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[ er-zahts, -sahts ] [ ˈɛr zɑts, -sɑts ] Show IPA Phonetic Respelling


serving as a substitute; synthetic; artificial.

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More about ersatz

Ersatz “serving as a substitute” is a borrowing of the German noun Ersatz “a substitute,” from the verb ersetzen “to replace.” Ersetzen is a compound of the Old High German elements ir- “out” and sezzan “to set.” Ir-, a variant of ur-, is related to English about, but, out, utmost, and utter as well as to German Urheimat and Ursprache, plus the recent Word of the Day carouse. Sezzan is closely related to English nest, saddle, seat, set, settle, sit, and soot, and to borrowings originally from other Indo-European languages including the recent Words of the Day assiduity, chaise longue, and sídh. Ersatz was first recorded in English in the early 1870s.

how is ersatz used?

Unable to print the real thing, Zimbabwe’s central bank recently announced that it would introduce a kind of ersatz American money for citizens to use in its place.

Norimitsu Onishi, “Will Ersatz Dollars Satisfy Cash-Starved Zimbabweans?” The New York Times, June 23, 2016

Christman says it’s possible to induce ersatz left-handedness by moving the eyes from side to side, which gets both sides of the brain going.

JR Minkel, “Lefties May Possess Superior Memory for Events,” Scientific American, October 23, 2001
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[ dou-tee ] [ ˈdaʊ ti ] Show IPA Phonetic Respelling


steadfastly courageous and resolute; valiant.

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More about doughty

Doughty “steadfastly courageous,” despite spelling and pronunciation, is not related to doubt, doughy, or dowdy. Instead, it comes from Old English dohtig “worthy,” which is equivalent to modern English dow “to be able” or “to thrive, prosper” plus two suffixes: -th, which indicates a noun of action (as in birth) or quality (as in warmth), and -y “characterized by, inclined to” (as in dreamy and juicy). In this way, doughty literally translates from Old English as “worthiness-y,” which is an awkward mouthful. Doughty was first recorded in English before 1000 a.d.

how is doughty used?

A doughty branch of the early human family, Neanderthals were big-brained and thick-boned hunters who once ranged from Spain to Siberia.

Dan Vergano, “Neanderthals Died Out 10,000 Years Earlier Than Thought, With Help From Modern Humans,” National Geographic, August 20, 2014

He was a doughty defender of his grandfather’s legacy and even though many of those subjected to the estate’s strictures in relation to permissions and fees actively resented them, Stephen was acting, as he saw it, to uphold his grandfather’s heritage.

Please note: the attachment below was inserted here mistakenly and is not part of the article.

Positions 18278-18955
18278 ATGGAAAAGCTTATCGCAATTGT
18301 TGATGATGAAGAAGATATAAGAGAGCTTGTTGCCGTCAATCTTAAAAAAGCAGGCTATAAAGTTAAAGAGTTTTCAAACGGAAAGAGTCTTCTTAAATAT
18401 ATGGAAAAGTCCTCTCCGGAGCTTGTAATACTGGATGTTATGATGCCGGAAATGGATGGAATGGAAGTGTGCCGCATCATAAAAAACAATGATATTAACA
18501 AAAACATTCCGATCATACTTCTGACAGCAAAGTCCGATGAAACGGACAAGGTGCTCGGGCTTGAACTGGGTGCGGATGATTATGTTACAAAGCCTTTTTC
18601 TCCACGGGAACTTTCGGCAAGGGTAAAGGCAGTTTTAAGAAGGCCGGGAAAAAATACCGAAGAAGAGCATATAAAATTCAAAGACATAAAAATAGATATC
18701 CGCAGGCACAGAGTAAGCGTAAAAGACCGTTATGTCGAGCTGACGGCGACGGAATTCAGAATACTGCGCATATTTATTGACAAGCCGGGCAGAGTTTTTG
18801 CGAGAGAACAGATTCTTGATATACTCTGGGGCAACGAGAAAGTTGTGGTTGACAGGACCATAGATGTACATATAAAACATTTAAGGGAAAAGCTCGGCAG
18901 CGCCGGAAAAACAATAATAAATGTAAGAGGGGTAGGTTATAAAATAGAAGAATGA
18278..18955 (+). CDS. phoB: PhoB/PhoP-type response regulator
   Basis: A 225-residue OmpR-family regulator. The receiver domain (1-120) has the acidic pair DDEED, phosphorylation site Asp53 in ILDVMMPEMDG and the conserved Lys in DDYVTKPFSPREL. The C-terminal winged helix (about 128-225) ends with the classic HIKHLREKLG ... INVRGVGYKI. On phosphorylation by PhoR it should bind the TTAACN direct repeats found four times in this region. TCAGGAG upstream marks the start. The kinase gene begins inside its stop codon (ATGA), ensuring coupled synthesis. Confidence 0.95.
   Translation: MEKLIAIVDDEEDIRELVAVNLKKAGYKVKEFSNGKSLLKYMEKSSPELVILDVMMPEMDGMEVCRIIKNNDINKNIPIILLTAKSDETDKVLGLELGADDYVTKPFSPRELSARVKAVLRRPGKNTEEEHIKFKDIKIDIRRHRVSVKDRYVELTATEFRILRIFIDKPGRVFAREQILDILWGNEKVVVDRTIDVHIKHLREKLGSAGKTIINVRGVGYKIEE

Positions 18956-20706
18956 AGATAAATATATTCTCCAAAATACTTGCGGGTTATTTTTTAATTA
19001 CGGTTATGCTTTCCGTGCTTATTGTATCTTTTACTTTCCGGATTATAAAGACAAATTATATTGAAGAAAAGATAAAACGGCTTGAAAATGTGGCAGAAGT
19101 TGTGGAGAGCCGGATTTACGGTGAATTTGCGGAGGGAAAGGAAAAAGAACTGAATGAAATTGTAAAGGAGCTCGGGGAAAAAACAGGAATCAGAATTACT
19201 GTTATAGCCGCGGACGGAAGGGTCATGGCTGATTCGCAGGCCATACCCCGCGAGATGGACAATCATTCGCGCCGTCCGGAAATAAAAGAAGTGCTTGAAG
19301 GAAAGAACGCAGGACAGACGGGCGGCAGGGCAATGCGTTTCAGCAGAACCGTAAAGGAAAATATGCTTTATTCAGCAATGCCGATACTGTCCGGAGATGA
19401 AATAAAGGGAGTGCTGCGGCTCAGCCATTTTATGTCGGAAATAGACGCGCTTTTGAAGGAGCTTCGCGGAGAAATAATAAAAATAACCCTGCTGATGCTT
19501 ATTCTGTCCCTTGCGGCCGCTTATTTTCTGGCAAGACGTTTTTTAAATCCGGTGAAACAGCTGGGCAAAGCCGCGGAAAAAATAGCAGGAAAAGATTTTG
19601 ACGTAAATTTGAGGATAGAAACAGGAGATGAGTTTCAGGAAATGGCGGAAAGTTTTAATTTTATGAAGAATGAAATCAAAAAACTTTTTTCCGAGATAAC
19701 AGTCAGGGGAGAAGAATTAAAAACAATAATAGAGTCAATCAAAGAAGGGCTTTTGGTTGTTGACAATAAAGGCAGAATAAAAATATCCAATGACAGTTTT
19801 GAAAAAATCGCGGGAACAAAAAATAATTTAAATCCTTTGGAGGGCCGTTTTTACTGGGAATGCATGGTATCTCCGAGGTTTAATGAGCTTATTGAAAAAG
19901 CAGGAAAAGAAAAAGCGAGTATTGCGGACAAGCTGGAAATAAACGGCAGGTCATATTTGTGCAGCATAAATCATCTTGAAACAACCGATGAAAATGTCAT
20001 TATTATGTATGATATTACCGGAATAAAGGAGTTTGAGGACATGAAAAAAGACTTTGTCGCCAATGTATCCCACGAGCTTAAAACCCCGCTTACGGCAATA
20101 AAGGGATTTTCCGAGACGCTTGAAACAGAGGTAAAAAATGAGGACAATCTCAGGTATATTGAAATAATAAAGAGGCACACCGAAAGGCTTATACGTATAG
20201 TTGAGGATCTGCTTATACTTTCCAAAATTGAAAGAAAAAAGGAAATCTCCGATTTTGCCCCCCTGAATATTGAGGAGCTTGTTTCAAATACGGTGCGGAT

Danica Kirka, “Grandson of author James Joyce dies in France,” AP News, February 8, 2020
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[ floh-jis-ton, -tuhn ] [ floʊˈdʒɪs tɒn, -tən ] Show IPA Phonetic Respelling


a nonexistent chemical that, prior to the discovery of oxygen, was thought to be released during combustion.

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More about phlogiston

Phlogiston “a chemical once thought to be released during combustion” is the neuter form of Ancient Greek phlogistós “inflammable, burnt up,” from the verb phlogízein “to set on fire.” Relatives of phlogízein in English include phlegm (from phlégma “flame”) and phlox (from phlóx “a flame-colored plant”). All these words ultimately come from a Proto-Indo-European root roughly meaning “to burn, flash, shine” that appears today in English words containing bl-, fl-, ful-, or phl-, depending on the language of origin. For more descendants in English from this rather productive root, check out our recent Words of the Day effulgent, Phlegethon, and trailblaze. Phlogiston was first recorded in English circa 1730.

how is phlogiston used?

The theory of phlogiston was not debunked until the 1770s, when Antoine-Laurent Lavoisier showed that combustion is a reaction with a gas—oxygen. More than a century after that, it became possible to transmute one metal into another—but using a nuclear reactor rather than a philosopher’s stone.

Petr Kilian, “Phosphorus: 350 years after its discovery, this vital element is running out,” The Conversation, January 9, 2019
[S]cience is not advanced by polling. If it were, we would still be releasing phlogiston to burn logs and navigating the sky with geocentric maps.

Edward O. Wilson, “Evolution and Our Inner Conflict,” The New York Times, June 24, 2012
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